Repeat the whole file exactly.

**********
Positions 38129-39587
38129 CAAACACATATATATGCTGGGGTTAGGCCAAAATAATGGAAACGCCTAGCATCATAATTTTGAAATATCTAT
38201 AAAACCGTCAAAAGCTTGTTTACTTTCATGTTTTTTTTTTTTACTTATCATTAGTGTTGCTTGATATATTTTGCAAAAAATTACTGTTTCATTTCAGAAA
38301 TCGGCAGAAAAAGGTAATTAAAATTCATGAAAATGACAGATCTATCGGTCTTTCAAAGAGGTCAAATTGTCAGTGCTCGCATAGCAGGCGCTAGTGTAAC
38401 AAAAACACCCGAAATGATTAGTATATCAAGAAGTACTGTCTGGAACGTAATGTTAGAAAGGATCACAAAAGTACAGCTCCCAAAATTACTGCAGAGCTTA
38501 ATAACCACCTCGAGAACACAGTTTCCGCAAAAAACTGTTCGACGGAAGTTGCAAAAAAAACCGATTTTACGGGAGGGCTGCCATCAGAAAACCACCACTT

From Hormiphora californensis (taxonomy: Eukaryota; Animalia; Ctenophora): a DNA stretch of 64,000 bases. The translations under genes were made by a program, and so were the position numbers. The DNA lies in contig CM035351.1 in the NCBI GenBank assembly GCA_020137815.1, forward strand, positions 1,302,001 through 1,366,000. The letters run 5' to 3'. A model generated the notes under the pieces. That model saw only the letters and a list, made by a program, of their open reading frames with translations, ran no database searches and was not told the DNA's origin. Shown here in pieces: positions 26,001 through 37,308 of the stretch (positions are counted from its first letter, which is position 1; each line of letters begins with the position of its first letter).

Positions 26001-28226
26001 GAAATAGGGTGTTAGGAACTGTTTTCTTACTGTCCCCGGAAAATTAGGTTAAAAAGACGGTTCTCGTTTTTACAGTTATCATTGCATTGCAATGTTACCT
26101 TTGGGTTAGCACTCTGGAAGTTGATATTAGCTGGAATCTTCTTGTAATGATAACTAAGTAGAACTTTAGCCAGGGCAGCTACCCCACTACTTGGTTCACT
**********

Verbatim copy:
Positions 38129-39587
38129 CAAACACATATATATGCTGGGGTTAGGCCAAAATAATGGAAACGCCTAGCATCATAATTTTGAAATATCTAT
38201 AAAACCGTCAAAAGCTTGTTTACTTTCATGTTTTTTTTTTTTACTTATCATTAGTGTTGCTTGATATATTTTGCAAAAAATTACTGTTTCATTTCAGAAA
38301 TCGGCAGAAAAAGGTAATTAAAATTCATGAAAATGACAGATCTATCGGTCTTTCAAAGAGGTCAAATTGTCAGTGCTCGCATAGCAGGCGCTAGTGTAAC
38401 AAAAACACCCGAAATGATTAGTATATCAAGAAGTACTGTCTGGAACGTAATGTTAGAAAGGATCACAAAAGTACAGCTCCCAAAATTACTGCAGAGCTTA
38501 ATAACCACCTCGAGAACACAGTTTCCGCAAAAAACTGTTCGACGGAAGTTGCAAAAAAAACCGATTTTACGGGAGGGCTGCCATCAGAAAACCACCACTT

From Hormiphora californensis (taxonomy: Eukaryota; Animalia; Ctenophora): a DNA stretch of 64,000 bases. The translations under genes were made by a program, and so were the position numbers. The DNA lies in contig CM035351.1 in the NCBI GenBank assembly GCA_020137815.1, forward strand, positions 1,302,001 through 1,366,000. The letters run 5' to 3'. A model generated the notes under the pieces. That model saw only the letters and a list, made by a program, of their open reading frames with translations, ran no database searches and was not told the DNA's origin. Shown here in pieces: positions 26,001 through 37,308 of the stretch (positions are counted from its first letter, which is position 1; each line of letters begins with the position of its first letter).

Positions 26001-28226
26001 GAAATAGGGTGTTAGGAACTGTTTTCTTACTGTCCCCGGAAAATTAGGTTAAAAAGACGGTTCTCGTTTTTACAGTTATCATTGCATTGCAATGTTACCT
26101 TTGGGTTAGCACTCTGGAAGTTGATATTAGCTGGAATCTTCTTGTAATGATAACTAAGTAGAACTTTAGCCAGGGCAGCTACCCCACTACTTGGTTCACT